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Anxiety & Depression in Dogs: Causes, Symptoms & How to Help

Just like humans, dogs can also experience depression and anxiety in certain social settings and environments. In this post, our Plains vets share the causes, signs, and treatment of depression and anxiety in dogs.

Causes of Canine Depression & Anxiety

Dogs are emotionally intelligent creatures and are capable of experiencing a range of emotions. Unfortunately, this also means they can suffer from depression and anxiety. Our canine companions can experience depression in the form of the blues, sadness, and grief.

Distressing events or major life changes can sometimes cause a dog's nerves to go haywire, or trigger feelings of sadness or anxiousness. Other triggering incidents may include the loss of a dog's owner or companion animal. Your pooch is also likely to sense those around them experiencing grief if there's been a passing in the family. All of these can impact a dog's general emotions. 

Even positive life changes, such as a new baby, a new pet, or a move to a new house, can have a negative impact on a dog's emotions. Simply put, any significant changes to a dog's life or daily routine can bring on symptoms of depression or anxiety. 

Is my dog depressed?

Signs and symptoms of dog depression are similar to those people experience. You may notice a loss of interest in the things they typically enjoyed, a change in eating and/or sleeping habits, and low energy or activity levels. Depression can also present as signs of aggression, including howling or whining.

Signs Your Dog Is Anxious

While we can’t ask our dogs how they are feeling, we can recognize signs that show that dogs certainly can experience these emotions.

When dogs experience anxiety, they may exhibit physical behaviors such as reduced activity, passive escape behaviors, hiding, tail-tucking, and trembling. You might also notice signs of panic, including active escape behavior, pacing, and excessive panting. 

Physical symptoms of dog anxiety can include sympathetic autonomic nervous system activity such as lesions that cause them to bite or lick their own body, or diarrhea (which can lead to other health issues such as dehydration). 

Treating Your Dog's Depression or Anxiety

Fortunately, dogs can often conquer their depression and/or anxiety on their own. Depending on the dog and the situation, the process can take anywhere from days to months. No matter what, the love and care of their owners (and some guidance from your veterinarian) can help them overcome their sadness.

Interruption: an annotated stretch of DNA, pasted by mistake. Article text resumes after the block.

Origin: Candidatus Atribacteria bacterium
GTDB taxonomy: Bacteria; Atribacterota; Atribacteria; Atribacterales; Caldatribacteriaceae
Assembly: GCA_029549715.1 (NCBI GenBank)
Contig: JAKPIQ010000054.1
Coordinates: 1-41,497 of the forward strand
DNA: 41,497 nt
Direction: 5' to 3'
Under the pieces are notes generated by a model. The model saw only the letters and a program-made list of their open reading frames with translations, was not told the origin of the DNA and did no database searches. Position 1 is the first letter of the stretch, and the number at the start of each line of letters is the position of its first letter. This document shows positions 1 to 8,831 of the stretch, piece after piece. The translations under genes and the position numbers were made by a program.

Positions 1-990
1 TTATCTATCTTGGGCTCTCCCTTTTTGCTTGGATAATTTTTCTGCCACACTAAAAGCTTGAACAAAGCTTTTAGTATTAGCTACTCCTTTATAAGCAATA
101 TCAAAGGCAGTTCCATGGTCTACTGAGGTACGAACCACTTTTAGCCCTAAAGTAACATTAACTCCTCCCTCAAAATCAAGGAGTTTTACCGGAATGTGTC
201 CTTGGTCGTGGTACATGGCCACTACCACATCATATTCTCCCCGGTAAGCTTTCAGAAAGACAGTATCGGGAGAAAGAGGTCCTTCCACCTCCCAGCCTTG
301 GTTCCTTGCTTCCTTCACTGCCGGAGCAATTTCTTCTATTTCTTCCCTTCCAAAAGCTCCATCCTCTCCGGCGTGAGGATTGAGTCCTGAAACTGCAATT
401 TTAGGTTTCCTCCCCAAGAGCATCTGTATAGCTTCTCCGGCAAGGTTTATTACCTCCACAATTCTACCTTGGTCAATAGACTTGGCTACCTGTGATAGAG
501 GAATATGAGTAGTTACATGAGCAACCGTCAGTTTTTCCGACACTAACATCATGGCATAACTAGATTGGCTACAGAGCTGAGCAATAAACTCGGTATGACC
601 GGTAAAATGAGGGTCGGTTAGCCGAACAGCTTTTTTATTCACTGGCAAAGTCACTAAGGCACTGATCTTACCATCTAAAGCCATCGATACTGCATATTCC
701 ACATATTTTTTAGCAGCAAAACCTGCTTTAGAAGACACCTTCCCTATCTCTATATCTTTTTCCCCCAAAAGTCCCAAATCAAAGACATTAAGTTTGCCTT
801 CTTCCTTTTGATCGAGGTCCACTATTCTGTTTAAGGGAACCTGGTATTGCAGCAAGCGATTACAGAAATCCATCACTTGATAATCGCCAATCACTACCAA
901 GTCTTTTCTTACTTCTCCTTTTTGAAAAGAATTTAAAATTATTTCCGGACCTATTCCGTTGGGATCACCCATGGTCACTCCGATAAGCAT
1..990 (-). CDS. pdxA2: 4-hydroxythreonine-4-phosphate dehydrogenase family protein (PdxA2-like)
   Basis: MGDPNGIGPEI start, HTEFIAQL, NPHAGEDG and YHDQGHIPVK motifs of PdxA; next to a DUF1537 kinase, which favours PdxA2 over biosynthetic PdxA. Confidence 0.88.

If you think your dog is experiencing depression or anxiety, try out the following techniques:

Consult Your Veterinarian

Some signs of depression and anxiety can be caused by medical conditions that require urgent attention. If your dog seems anxious or depressed, the first thing you should do is schedule a visit with your vet.

While some dogs might recover from depression with some extra love and affection from their pet parent, your vet will give your dog a thorough physical exam to make sure there are no health issues behind their sadness. They may prescribe antidepressants or anti-anxiety medications to help calm their nerves if the issue doesn't show signs of improving. 

Help Your Dog Stay Physically & Mentally Active

Boredom can often lead our furry friends to become anxious or depressed. If you have to leave your dog alone while you're at work or running errands, make sure they get plenty of exercise before you leave them. Additionally, supply your pup with enough toys to keep them occupied to help reduce their anxiety. Look for toys that are interactive or can be stuffed with treats to keep your pup's body and mind active while you're out of the house.

Make Time for Socialization & Play

Our dogs are social creatures that love to be around people and other animals. If your dog is suffering from anxiety or depression you may want to consider getting a companion animal for your pup or take your lonely pooch to the dog park, group classes, or doggie daycare for additional social interaction.

Show Your Pooch Plenty of Love & Patience

Of course, our pets need lots of love and patience to feel safe and content. This is especially true when they are prone to feeling depressed or anxious. By giving your dog some extra time and attention, you may be able to alleviate their sad feelings and restore their pup's sense of fun and happiness.

Depending on the severity of your dog's symptoms, your veterinarian may also prescribe anti-anxiety medication as well as recommend behavior management techniques.

In some cases, depression and/or anxiety may be a symptom of an underlying medical condition in a dog. If your pet has not recently experienced a major life change or distressing event, talk to your veterinarian about what else could be troubling them.

Is your pet showing any signs of a mental or physical emergency? Contact our Plains vets right away to have your pup examined and cared for.

From Happy Pet Owners

  • Northeast Veterinary Referral Hospital is a kind and caring environment. The Doctor is very knowledgeable and provided us with clear information that helped us make informed decisions.
    John W.

Contact (570) 208-8877